Stella’s Sound

The de­signer has turned lux­ury re­tail on its head with med­i­ta­tion, pu­ri­fied air and biodegrad­able man­nequins.

WWD Digital Daily - - News - BY SA­MAN­THA CONTI

Stella McCart­ney un­veils a new Lon­don flag­ship, com­plete with rocks, med­i­ta­tion verses and a sound­track from her fa­mous fa­ther, Sir Paul.

LON­DON — In a fre­netic two months that saw her de­clare in­de­pen­dence from long­time part­ner Ker­ing and dress the new Duchess of Sus­sex for the royal wed­ding re­cep­tion din­ner, Stella McCart­ney has also been re­think­ing lux­ury re­tail with a new store that turns many a cliché up­side-down.

On Tues­day, McCart­ney will open 23

Old Bond Street, a 7,500-square-foot store in the for­mer Joseph space that mixes up rocks and foam, sil­i­cone and moss, faux fur the shade of bub­blegum and wood re­cov­ered from the Vene­tian la­goon.

The store, which McCart­ney and her team de­signed them­selves, is about hu­mil­ity and au­then­tic­ity, the an­tique and the high-tech. There's also a dash of Paul McCart­ney rhythm on the spi­ral stair­case; lessons from Bob Roth, the de­signer's med­i­ta­tion teacher, piped into a dress­ing room — and a metaphor­i­cal bear hug await­ing all cus­tomers.

Dur­ing an ex­clu­sive walk-through of the store — which car­ries all of the de­signer's col­lec­tions, in­clud­ing men's wear, kids' cloth­ing, lin­gerie and the Adi­das collection — McCart­ney de­scribed the space as a home from home and said it “car­ries a lot of weight,” in all senses of the word.

“You can see weight all around the store in the form of rocks from my kids, from my dad's farm in Scot­land, from around Bri­tain,” she said, re­fer­ring to the dra­matic rock­ery on the ground floor, which is cur­rently sur­rounded by re­claimed moss from the Chelsea Flower Show and thyme from McCart­ney's own gar­den.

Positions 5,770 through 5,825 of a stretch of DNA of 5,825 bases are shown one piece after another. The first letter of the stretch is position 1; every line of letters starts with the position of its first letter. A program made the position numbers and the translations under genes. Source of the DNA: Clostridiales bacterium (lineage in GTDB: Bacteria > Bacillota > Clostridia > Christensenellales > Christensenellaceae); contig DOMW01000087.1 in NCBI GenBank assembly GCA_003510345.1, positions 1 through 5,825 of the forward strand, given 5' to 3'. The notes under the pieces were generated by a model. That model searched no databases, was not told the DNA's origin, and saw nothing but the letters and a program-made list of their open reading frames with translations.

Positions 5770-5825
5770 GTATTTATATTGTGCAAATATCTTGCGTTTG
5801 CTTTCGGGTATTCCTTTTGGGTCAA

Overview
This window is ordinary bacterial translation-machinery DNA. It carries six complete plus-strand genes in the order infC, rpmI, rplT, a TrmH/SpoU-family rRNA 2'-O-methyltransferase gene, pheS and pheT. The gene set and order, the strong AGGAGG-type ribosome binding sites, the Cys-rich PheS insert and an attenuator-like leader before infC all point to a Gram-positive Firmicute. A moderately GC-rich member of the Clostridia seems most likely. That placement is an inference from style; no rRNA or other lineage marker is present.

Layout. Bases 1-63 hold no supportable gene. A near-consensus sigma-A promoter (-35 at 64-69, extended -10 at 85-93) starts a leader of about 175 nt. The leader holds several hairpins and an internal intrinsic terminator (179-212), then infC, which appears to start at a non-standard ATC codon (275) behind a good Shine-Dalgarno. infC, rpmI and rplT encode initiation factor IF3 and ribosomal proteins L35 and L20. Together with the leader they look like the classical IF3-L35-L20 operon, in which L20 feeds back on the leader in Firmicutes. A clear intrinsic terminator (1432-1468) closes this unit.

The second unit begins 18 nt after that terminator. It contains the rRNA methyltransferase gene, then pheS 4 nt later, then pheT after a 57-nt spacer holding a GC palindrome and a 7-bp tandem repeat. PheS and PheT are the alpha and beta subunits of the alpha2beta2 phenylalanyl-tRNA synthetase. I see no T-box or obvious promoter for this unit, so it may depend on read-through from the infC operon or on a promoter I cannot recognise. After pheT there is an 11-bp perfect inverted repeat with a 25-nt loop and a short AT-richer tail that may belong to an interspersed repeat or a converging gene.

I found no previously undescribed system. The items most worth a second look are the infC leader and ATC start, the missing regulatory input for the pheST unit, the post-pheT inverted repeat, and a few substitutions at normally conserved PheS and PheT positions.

“The whole idea is that you're com­ing a step closer to na­ture by be­ing here. We're try­ing to clean up the planet. That's part of our prom­ise as a fash­ion house, to be clean and cre­ate change,” she said. Shiny and rough hunks of black lime­stone have been dot­ted around the four-floor store and there's an en­closed gar­den ter­race on the first floor with an­nual and sea­sonal plant­ings, in­clud­ing birch trees and ferns.

“What I wanted to do was to bring peo­ple off the streets from the hus­tle and bus­tle of the city, and try and wrap my arms around them, hug them. I re­ally want to have the ex­pe­ri­ence of every­thing that we are at Stella McCart­ney, of bring­ing peo­ple in and hav­ing a re­la­tion­ship with the con­sumer, with a hu­man. To have a mo­ment of pause and re­flec­tion is the point of the ex­pe­ri­ence.”

She's spliced her eco­log­i­cal val­ues with a great sense of fun, lin­ing the walls of the build­ing's el­e­va­tor, known as the “Stellava­tor,” with fuzzy pink fake fur from a past collection, while the up­stairs women's wear area is covered with hand­made papier-mâché re­cy­cled from her of­fice pa­per waste.

One of the dress­ing rooms has walls covered in the stitched hand­prints of the Stella McCart­ney staff, while a pri­vate space up­stairs is adorned with clay sculp­tures made by staff. Other walls are covered in rip­pled con­crete or just the pocked raw stuff that builders found when they pulled back the old shop­fit. McCart­ney said she plans to project na­ture films — time lapses of flow­ers or dol­phins — onto that con­crete when the store is up and run­ning.

The shop, which re­places McCart­ney's 15-year-old store on nearby Bru­ton Street, is also the first in­door com­mer­cial space in Lon­don to use Air­labs tech­nol­ogy, a fil­ter­ing process that removes 95 per­cent of pol­lu­tants and gasses from the air.

McCart­ney was go­ing for a mul­ti­sen­sory ex­pe­ri­ence, too: Her fa­ther wrote a “sound col­lage” that's au­di­ble on the big raw steel stair­case that winds up­ward through the build­ing, and dif­fer­ent types of mu­sic play­ing de­pend­ing on where cus­tomers hap­pen to be stand­ing.

The de­signer said that au­dio is a “mas­sive thing” for her and the last thing she wanted was an “am­bi­ent store ex­pe­ri­ence,” hence the orig­i­nal Paul McCart­ney mu­sic play­ing on the stair­case. “My dad made me three hours of mu­sic that's just for here. He gave me rocks and then he gave me some­thing to rock out too.”